2. These are great stories, Derrick, and I am willing to believe each one of them. I have a few curious stories of my own in life, and since my analytical brain is not able to make sense of it, I just tell myself what you said above, “Some things we just can’t explain or understand. But that doesn’t mean they aren’t real.” (I threw in that last part myself. πŸ™‚ ) Your portrait is so wonderful. That is a beautiful gift for your Mum.

  3. Perfectly lovely, each experience shared. Wonderful that your dad decided to help you out, having likely watched over you while you were trying so hard and determining he could easily solve that dilemma…or at least, so it seems to me. What a great face and very good portrait!

  4. Some amazing experiences. Small, in themselves, but with so very many having had them it leads one to believe that it can’t all be ‘weather balloons’ used to explain away flying saucers. I’ve seen a UFO personally, by the way. Or an aircraft capable of doing a right-angled turn in a split-second.

  5. It seems whatever it is that lingers back on the earth needs a medium to present a glimpse of itself to the living, and that medium is a believing consciousness, such as of those at the portals of transience, or the uniquely gifted, or the grieving, or someone having a consuming guilt. A sceptic mind, therefore, must come at the cost of that sixth sense. The dying aunt of my father, who has since joined her in the wherever of nothingness, had bequeathed to him a beautiful cow called ‘Shyama’. The cow stopped eating fodder after her passing and somehow freed itself from the shed and fell into a well one night not long after that. The aunt manifest herself in many shadows and trees that my father happened to cross, especially at dusk. I could see the mixture of awe and fear in my father’s eyes every time he recalled those moments.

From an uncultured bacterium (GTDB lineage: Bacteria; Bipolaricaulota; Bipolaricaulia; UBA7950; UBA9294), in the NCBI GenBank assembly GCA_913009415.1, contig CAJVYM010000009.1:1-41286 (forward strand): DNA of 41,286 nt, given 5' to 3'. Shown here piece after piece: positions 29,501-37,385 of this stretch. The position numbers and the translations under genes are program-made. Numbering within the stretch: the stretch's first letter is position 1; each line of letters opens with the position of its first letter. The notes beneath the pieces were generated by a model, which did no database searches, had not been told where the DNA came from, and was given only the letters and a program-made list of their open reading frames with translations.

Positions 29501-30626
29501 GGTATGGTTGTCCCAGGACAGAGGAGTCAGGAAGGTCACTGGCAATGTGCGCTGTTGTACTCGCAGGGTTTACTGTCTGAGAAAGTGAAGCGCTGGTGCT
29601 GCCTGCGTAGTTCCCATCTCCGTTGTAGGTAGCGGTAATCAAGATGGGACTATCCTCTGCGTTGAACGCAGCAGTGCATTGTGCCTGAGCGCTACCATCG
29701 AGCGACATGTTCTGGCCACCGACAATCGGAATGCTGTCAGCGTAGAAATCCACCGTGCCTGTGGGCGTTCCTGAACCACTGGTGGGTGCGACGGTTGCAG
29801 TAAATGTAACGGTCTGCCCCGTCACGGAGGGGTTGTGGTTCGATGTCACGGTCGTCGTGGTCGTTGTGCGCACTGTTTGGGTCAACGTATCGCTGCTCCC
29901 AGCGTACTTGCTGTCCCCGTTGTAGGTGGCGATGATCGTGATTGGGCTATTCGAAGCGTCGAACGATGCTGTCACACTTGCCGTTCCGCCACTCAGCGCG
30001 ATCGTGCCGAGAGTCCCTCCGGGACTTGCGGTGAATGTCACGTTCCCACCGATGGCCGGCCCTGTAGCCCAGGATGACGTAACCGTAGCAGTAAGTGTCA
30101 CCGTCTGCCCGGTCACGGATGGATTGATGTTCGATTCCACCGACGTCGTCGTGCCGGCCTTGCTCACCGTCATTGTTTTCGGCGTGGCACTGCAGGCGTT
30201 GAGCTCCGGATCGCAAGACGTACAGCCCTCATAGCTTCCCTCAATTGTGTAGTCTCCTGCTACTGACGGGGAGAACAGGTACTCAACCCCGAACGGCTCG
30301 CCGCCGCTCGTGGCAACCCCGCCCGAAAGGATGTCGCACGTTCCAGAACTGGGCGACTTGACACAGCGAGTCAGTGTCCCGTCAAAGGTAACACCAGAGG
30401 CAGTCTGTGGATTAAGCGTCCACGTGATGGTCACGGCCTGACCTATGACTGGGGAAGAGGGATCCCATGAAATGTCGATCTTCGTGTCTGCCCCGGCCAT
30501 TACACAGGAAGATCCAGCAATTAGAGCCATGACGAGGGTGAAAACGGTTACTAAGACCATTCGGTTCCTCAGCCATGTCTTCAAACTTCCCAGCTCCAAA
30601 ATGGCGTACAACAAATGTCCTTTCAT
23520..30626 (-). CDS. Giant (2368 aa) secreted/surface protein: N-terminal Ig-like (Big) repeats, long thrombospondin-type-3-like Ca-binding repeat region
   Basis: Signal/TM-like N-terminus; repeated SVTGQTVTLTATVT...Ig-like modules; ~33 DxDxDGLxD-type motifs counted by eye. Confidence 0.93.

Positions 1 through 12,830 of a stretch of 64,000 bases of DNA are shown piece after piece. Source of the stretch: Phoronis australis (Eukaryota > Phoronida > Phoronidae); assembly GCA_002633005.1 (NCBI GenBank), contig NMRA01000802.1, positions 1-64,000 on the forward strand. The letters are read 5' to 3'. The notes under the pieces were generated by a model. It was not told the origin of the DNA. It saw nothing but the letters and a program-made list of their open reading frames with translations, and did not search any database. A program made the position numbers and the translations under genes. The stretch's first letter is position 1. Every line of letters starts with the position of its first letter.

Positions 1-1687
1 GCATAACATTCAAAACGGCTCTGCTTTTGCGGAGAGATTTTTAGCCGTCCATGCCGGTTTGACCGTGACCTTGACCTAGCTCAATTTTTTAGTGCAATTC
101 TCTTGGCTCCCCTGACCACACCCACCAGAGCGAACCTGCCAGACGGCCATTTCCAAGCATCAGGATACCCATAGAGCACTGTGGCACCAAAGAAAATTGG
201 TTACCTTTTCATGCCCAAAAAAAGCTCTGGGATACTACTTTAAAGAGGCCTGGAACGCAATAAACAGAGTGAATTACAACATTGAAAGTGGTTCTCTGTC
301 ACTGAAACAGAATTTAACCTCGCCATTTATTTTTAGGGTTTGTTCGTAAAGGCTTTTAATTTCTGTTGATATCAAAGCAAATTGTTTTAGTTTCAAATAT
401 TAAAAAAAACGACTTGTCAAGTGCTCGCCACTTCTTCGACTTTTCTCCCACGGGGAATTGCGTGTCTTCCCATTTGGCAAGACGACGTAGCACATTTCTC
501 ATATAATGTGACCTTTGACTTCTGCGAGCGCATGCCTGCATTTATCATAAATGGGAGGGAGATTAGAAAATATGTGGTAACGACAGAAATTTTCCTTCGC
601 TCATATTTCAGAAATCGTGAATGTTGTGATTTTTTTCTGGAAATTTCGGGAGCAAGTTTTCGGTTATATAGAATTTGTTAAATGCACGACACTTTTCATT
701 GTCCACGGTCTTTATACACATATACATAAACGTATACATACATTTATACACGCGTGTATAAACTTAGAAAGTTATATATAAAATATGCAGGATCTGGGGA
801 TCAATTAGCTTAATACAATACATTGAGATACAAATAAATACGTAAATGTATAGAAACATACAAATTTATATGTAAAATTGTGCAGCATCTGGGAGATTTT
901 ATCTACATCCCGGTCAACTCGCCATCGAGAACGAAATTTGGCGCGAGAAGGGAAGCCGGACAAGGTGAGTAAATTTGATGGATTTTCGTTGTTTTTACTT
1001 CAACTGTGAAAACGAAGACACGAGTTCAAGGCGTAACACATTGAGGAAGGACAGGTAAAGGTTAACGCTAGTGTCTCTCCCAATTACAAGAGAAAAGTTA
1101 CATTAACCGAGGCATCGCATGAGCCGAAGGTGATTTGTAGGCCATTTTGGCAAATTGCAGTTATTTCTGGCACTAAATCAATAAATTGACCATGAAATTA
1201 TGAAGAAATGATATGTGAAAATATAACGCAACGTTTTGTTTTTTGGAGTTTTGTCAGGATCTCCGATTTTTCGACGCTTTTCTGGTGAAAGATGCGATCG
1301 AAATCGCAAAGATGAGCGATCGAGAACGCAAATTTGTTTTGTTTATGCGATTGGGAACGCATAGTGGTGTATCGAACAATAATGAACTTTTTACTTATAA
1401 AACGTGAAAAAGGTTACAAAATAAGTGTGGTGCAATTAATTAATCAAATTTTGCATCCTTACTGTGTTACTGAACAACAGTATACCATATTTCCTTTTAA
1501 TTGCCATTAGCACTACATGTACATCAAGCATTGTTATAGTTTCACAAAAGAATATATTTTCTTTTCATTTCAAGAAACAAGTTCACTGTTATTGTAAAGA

6. I love these stories! So glad Grandma got to enjoy the boy’s company in her last days and the comfort he provided for her transition.

  7. Great portrait. I have experienced a number of strange things which could be explained as ghosts or similar things, but as I don’t believe in ghosts they were quite clearly optical illusions and the movements of an old house. πŸ™‚

  8. Some days just out of the blue I am certain I smell Graham’s aftershave, almost as if he has walked into the room.

    You may be interested to read my reply to Andrew about about having a room exorcised in our present house.

    I enjoyed reading your ghost story, Derrick.

  9. Thank you for sharing the unusual stories, Derrick. I’ve enjoyed them, especially Grandma and the little boy; your father’s face appearing on the Christmas day. Also, thank you for reading my story and for the link.

  10. What a lovely portrait of your father πŸ™‚ And a wonderful story about the help that arrived for it! The other stories were very interesting too – the little boy in the well in particular!

  11. Derrick, that portrait is fabulous! Wow! I understand about the ghosts. I have encountered a ghost once in my life, although I put it in a poem so now it happens whenever I read it ;). I was on a staircase and the ghost passed through my body–ships passing in the night, so to speak.

  12. Even though I am a pragmatic realist, I am also very open to the idea there is more than we know about. I have frequently had prescient dreams – one in particular was extremely valuable in keeping me calm in a dangerous situation, as I knew what was to come, which played out exactly as I’d dreamt it six months earlier.
    Often when I am dropping off to sleep, a face will emerge in front of my closed eyelids. I haven’t worked out who it is yet, and it is not always the same face. Similarly, I haven’t worked out why (yet).
    On the other hand, when my girlfriend was dying, we made a pact that if she was ‘out there’ she’d send me a certain sign. It’s been six years, and no sign yet πŸ™‚

    1. I am the same as you, Gwen, and don’t remember much about dreams, but have woken twice in the knowledge of significant surprise deaths (about 60 years apart). Thanks very much.

  13. We should be sitting outside in the dark around a fire – the best setting for sharing stories of glimpses into another realm. These abound, whether we wish to acknowledge them or not. Your accounts here are fascinating. I could add a few of my own …

  14. They are fascinating and compelling stories. As Hamlet also says, I am convinced that “β€œThere are more things in Heaven and Earth, Horatio, than are dreamt of in your philosophy.”

  15. When my dad Ben died in Arizona in 1974, my Aunt went down to stay with my mother for awhile. One night they were sitting watching TV and my aunt pointed to a starburst clock hung on the wall over the TV and commented on it. My mother said, “Ben always hated that clock!” And the minute she said it, it fell off the wall. Mother always considered it a visitation.